Researchers from Imperial College London have learned how flu viruses are able to invade host cells and manipulate their machinery to spread throughout the body, which is a discovery that could help scientists create more efficient antiviral treatments for both the seasonal influenza as well as pandemics.
More than 800 million people around the world contract influenza infections each year.
This discovery, published in Nature journal, was made when scientists took hamster-chicken hybrid cells and infected them with avian influenza virus, commonly known as bird flu. Typically, this flu is unable to infect cells in mammals.
The study showed that ANP32A, a certain host protein within human cells, assists the virus as it replicates inside the cell. Only ANP32A with a certain mutation can help the bird flu infect the body.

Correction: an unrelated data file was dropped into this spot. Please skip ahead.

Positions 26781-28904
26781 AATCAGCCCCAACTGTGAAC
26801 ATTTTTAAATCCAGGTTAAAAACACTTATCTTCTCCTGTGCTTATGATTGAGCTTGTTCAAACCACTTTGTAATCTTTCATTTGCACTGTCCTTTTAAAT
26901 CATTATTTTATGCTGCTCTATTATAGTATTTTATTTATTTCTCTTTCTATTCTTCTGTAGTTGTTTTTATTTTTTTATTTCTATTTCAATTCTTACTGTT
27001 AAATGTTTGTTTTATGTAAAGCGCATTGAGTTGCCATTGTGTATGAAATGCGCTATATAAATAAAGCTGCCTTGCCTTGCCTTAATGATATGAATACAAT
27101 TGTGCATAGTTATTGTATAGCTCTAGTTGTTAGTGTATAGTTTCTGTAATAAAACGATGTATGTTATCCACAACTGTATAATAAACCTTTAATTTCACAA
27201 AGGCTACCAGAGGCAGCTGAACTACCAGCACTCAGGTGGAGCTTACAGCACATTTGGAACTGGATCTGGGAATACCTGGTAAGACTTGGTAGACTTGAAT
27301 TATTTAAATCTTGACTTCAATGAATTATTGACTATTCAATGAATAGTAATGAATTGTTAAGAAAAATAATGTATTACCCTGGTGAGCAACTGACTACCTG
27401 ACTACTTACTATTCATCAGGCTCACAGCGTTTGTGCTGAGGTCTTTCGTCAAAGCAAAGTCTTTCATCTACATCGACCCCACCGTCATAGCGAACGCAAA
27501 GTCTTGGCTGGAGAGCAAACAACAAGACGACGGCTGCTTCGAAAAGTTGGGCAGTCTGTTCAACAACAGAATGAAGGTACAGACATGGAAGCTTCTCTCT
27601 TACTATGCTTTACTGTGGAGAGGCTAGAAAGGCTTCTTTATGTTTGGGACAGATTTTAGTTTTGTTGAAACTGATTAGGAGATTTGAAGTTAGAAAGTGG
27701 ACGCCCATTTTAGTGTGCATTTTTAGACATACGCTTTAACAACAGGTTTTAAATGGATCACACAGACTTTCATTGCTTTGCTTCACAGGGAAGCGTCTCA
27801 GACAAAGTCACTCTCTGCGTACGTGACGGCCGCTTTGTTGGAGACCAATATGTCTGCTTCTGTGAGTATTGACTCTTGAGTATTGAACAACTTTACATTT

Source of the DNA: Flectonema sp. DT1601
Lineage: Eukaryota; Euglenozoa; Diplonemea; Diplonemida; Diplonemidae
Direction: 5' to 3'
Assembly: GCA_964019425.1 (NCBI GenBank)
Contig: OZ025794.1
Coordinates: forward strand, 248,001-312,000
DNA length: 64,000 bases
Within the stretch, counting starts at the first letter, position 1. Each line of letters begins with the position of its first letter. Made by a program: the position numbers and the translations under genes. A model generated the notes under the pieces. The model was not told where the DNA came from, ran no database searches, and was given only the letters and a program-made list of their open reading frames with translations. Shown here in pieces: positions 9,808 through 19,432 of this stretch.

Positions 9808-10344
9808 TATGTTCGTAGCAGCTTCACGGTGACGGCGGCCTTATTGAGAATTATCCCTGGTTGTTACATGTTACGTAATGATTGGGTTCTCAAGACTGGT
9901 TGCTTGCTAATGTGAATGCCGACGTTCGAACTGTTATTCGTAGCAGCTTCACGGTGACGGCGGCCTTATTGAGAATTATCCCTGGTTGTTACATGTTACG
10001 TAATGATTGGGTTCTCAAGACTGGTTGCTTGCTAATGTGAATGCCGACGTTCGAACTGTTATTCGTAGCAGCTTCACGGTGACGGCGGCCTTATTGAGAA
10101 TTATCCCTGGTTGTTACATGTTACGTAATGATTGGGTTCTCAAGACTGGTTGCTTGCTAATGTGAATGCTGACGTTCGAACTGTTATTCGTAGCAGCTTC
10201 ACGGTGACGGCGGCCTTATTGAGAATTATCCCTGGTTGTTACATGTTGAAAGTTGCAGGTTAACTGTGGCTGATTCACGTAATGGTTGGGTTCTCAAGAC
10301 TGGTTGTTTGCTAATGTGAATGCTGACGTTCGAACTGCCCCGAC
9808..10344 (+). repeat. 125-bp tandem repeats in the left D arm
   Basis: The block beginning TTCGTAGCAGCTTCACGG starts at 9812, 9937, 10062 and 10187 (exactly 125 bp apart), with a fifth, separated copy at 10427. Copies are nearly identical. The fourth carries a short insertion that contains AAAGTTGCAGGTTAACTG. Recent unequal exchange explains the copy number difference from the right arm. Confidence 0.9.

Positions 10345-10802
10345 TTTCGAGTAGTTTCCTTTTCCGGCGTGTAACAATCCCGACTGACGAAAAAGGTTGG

"Up until now, we haven't understood why the bird flu virus has to change in order to hijack the human cell machinery,” Wendy Barclay, from Imprial's Department of Medicine and senior author of the study, said. “Our research showed this is all due to a cell protein called ANP32A."
In light of this, researchers can create drugs to specifically target ANP32A. This may stop the virus from replicating and spreading within the body.
"All human flu viruses in the world originally came from birds,” Barclay said. “However, luckily for us, viruses don't often jump from birds to people because the virus can't replicate in our cells. When they do transfer to humans, it's because the virus mutates in a number of ways. This enables it to gain a foothold inside the cell, and hijack the cell machinery to replicate.”